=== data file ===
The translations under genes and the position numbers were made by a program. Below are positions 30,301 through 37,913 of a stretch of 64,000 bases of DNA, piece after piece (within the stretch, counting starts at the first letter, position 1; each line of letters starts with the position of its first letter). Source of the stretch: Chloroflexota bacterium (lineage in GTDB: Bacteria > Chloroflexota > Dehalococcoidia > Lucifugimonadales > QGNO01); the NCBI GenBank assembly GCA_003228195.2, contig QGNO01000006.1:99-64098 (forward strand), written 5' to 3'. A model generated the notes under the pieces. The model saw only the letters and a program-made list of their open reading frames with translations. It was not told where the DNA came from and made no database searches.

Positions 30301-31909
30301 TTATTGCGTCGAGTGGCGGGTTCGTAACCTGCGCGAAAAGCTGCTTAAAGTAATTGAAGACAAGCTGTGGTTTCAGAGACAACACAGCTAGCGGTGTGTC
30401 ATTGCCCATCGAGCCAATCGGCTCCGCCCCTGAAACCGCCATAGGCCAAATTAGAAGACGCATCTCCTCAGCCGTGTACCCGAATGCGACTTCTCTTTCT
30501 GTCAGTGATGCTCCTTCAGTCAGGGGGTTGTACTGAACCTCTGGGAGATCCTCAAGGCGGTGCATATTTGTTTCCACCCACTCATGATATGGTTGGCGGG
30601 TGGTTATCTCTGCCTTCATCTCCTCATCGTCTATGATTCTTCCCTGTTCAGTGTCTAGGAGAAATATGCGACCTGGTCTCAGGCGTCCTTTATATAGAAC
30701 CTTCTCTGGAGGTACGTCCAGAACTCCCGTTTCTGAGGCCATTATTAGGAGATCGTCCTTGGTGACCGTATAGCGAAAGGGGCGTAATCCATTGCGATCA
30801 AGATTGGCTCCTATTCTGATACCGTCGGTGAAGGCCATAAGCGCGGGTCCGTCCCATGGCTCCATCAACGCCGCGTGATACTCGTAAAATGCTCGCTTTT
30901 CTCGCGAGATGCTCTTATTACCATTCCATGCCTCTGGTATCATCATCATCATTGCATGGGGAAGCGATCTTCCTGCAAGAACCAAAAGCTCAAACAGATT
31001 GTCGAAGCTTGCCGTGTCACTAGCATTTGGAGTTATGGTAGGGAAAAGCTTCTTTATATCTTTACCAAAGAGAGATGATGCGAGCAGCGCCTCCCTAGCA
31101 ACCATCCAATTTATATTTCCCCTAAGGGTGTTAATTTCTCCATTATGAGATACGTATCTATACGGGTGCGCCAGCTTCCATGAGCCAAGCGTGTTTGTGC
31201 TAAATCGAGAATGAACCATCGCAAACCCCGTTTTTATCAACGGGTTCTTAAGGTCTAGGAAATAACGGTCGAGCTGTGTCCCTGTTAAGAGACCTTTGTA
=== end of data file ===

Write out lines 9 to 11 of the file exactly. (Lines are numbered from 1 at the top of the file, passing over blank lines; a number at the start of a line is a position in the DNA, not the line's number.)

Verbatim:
30901 CTCGCGAGATGCTCTTATTACCATTCCATGCCTCTGGTATCATCATCATCATTGCATGGGGAAGCGATCTTCCTGCAAGAACCAAAAGCTCAAACAGATT
31001 GTCGAAGCTTGCCGTGTCACTAGCATTTGGAGTTATGGTAGGGAAAAGCTTCTTTATATCTTTACCAAAGAGAGATGATGCGAGCAGCGCCTCCCTAGCA
31101 ACCATCCAATTTATATTTCCCCTAAGGGTGTTAATTTCTCCATTATGAGATACGTATCTATACGGGTGCGCCAGCTTCCATGAGCCAAGCGTGTTTGTGC